by Fabrice Randoux
* The European Union is the ultimate passive aggressive nanny state, and now they’ve made something a crime that they deliberately do not define in precise terms; it’s Orwell’s 1984, except Big Brother is your dull-eyed pedantic cousin: EU agrees to penalties for racism and xenophobia.
The European Union on Thursday made inciting racism and xenophobia crimes throughout its 27 member states in a landmark decision tempered by caveats to appease free speech concerns.
The new deal specifies one- to three-year prison terms be available for incitement to violence or hatred “against a group of persons or a member of such a group defined by reference to race, colour, religion, descent or national or ethnic origin”.
That could include the sending of “tracts, pictures or other material.”
The deal, reached by EU justice ministers in Luxembourg, display’s “Europe’s “common moral values”, EU Justice Commissioner Franco Frattini told reporters.
* Franco Frattini has long been a sucker for Muhammedan causes and is highly suspect in selling out Europe’s interests to the Muslim invaders. Read this to understand what this man is doing to us
* Franco Frattini, the man with the Orwellian title ‘EU’s Commissioner for Justice, Freedom and Security,-‘ has already banned the use of the phrase ‘Islamic terrorism’ to describe Islamic terrorism. ‘You cannot use the term “Islamic terrorism”,’ he insisted. ‘People who commit suicide attacks or criminal activities on behalf of religion, Islamic religion or other religion, they abuse the name of this religion.’
In an article from February 13, 2006 he still denied that such laws were in the making.
It comes after almost six years of wrangling and falls short of Germany’s ambitions of specifically outlawing Holocaust denial.
The text also notes that “member states may choose to punish only conduct which is either carried out in a manner likely to disturb public order or which is threatening, abusive or insulting.”
German Justice Minister Brigitte Zypries nonetheless hailed the decision as “an important political signal” following failures in 2003 and 2005 to reach such a deal.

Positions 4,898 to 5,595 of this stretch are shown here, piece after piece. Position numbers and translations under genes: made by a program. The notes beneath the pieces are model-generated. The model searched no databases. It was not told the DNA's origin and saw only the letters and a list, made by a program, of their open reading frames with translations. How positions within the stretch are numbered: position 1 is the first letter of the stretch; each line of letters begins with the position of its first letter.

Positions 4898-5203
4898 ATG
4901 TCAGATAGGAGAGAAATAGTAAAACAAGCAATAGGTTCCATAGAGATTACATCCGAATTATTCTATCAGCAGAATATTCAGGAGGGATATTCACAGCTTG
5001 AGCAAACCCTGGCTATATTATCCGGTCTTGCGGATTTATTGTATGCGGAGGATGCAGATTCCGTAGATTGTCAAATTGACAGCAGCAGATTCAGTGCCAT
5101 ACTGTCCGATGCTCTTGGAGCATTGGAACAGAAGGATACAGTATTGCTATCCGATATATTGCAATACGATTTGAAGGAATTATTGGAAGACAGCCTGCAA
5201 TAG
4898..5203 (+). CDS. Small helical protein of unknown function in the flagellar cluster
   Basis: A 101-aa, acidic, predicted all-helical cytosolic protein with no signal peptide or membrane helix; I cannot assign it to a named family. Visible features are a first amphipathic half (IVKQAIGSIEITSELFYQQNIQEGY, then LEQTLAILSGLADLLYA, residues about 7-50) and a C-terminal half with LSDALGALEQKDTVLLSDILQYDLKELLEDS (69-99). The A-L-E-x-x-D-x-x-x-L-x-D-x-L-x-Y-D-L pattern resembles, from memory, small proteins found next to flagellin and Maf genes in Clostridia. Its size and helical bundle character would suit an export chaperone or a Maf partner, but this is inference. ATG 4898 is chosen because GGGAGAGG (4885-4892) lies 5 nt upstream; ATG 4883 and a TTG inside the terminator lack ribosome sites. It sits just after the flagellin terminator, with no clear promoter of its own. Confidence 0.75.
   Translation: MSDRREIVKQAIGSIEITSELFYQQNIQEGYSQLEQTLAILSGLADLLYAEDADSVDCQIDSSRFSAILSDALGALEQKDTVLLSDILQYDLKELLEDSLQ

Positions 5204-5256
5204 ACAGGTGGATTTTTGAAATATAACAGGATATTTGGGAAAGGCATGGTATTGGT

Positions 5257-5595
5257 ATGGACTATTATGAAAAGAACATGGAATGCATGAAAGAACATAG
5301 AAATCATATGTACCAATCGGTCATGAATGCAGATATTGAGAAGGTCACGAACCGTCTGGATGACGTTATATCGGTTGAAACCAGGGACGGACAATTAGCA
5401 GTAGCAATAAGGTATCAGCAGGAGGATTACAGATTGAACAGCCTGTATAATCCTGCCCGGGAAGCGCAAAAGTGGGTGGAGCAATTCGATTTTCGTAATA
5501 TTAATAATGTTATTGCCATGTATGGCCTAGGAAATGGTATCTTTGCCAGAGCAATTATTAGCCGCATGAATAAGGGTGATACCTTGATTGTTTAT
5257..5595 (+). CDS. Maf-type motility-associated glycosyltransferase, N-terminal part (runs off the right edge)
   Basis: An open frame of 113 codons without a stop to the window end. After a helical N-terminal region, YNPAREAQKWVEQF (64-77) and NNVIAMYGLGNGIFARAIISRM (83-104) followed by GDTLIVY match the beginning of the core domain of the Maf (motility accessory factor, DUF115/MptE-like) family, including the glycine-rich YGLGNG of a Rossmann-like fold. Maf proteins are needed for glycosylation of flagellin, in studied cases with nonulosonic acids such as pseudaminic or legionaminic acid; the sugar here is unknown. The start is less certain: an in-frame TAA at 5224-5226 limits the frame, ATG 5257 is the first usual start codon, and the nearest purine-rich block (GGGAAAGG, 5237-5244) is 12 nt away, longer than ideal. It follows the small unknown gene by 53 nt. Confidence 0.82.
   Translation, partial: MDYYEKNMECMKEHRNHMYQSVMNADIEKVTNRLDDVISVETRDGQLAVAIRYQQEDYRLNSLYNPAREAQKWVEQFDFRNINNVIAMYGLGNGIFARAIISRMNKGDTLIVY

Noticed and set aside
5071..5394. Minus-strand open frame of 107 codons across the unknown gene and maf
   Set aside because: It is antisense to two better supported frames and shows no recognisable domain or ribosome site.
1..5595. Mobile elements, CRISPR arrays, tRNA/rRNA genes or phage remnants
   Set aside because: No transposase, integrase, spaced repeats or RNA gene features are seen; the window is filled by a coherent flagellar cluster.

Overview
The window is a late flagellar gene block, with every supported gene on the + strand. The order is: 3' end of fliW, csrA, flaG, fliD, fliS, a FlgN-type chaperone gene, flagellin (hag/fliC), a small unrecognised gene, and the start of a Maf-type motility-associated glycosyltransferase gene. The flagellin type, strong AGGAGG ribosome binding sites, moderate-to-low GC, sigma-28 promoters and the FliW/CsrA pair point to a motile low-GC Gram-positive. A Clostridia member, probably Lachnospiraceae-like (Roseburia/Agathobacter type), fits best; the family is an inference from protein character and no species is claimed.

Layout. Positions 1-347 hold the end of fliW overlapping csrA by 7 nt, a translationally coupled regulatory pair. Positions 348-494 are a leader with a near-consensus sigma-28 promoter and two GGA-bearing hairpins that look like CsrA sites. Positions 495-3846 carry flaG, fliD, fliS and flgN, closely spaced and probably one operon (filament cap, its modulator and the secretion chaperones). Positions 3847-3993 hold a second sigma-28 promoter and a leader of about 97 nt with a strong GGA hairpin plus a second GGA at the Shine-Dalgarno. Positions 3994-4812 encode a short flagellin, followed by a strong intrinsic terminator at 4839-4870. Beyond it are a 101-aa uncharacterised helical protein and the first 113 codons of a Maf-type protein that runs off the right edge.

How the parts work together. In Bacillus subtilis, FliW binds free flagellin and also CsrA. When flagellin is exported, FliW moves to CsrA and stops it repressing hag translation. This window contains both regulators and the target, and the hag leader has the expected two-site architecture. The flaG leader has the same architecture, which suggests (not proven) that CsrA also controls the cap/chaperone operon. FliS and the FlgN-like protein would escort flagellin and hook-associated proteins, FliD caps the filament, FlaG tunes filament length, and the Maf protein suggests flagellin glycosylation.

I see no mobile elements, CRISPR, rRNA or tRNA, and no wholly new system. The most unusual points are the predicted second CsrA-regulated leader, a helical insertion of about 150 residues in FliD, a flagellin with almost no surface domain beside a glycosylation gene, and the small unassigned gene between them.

Germany had wanted to outlaw the denial of the murder of six million Jews by the Nazis and their collaborators during World War II before its six-month term at the helm of the EU runs out at the end of June.
Holocaust denial was made a crime in Germany in 1985 and the use of Nazi insignia is forbidden.
Building on the most recent attempt, spearheaded by Luxembourg in 2005, the measure has consistently run up against the problems that it might pose for free speech.
To make the text acceptable to Britain, Ireland and the Scandinavian states — particularly concerned about curbs to their freedoms of expression — Holocaust denial will only qualify under the EU-wide rules if it is deemed likely to incite hatred.
It is covered in a clause that states that the penalties will also apply to “publicly, condoning, denying or grossly trivialising crimes of genocide, crimes against humanity and war crimes,” as defined by the International Criminal Court and the post-World War II Nuremberg trials.
The wording could also apply to crimes against humanity perpetrated in Srebrenica, Rwanda and elsewhere.
The EU sentencing framework can of course be higher under national rules and Holocaust denial is already specifically targeted by laws in Austria, Belgium, France, Germany, Poland and Romania.
“Attempts to harmonise EU laws on hate crimes are both illiberal and nonsensical,” European Liberal Democrat Leader Graham Watson said in a statement summing up the British opposition.
“The proposed list risks opening the floodgates on a plethora of historical controversies — like the crimes of the Stalinist regime or the alleged Armenian genocide — whose inclusion could pose a grave threat to freedom of speech. The EU has no business legislating on history,” he added.
“The text is in a sense more symbolic and political than judicial,” said a French diplomat while stressing “the importance of having the EU 27 on the same platform against racism”.
Debate on the measure lasted several hours, largely due to the Baltic states wish to include Stalinist crimes in the text. That idea was rejected by the other EU members who argued that such crimes were not principally racist.
In a compromise move, the EU member states also adopted a declaration deploring all crimes committed by totalitarian regimes.
After the new rules are adopted, member states will have two years to comply with the decision.
The Baltic states — Lithuania, Latvia and Estonia — indicated that their parliament would first have to agree to the text.
* Orwell sends his regards:
In a twisted way, this ludicrous deal stems from a good impulse that itself stems from a huge, deserved sense of guilt: to combat Holocaust denial. But you can be absolutely certain that the first groups to take advantage of these new legal powers will be the highly aggressive Islamistsâ€”who are often the same people who deny the Holocaust, and at the same time wish for a new, improved one.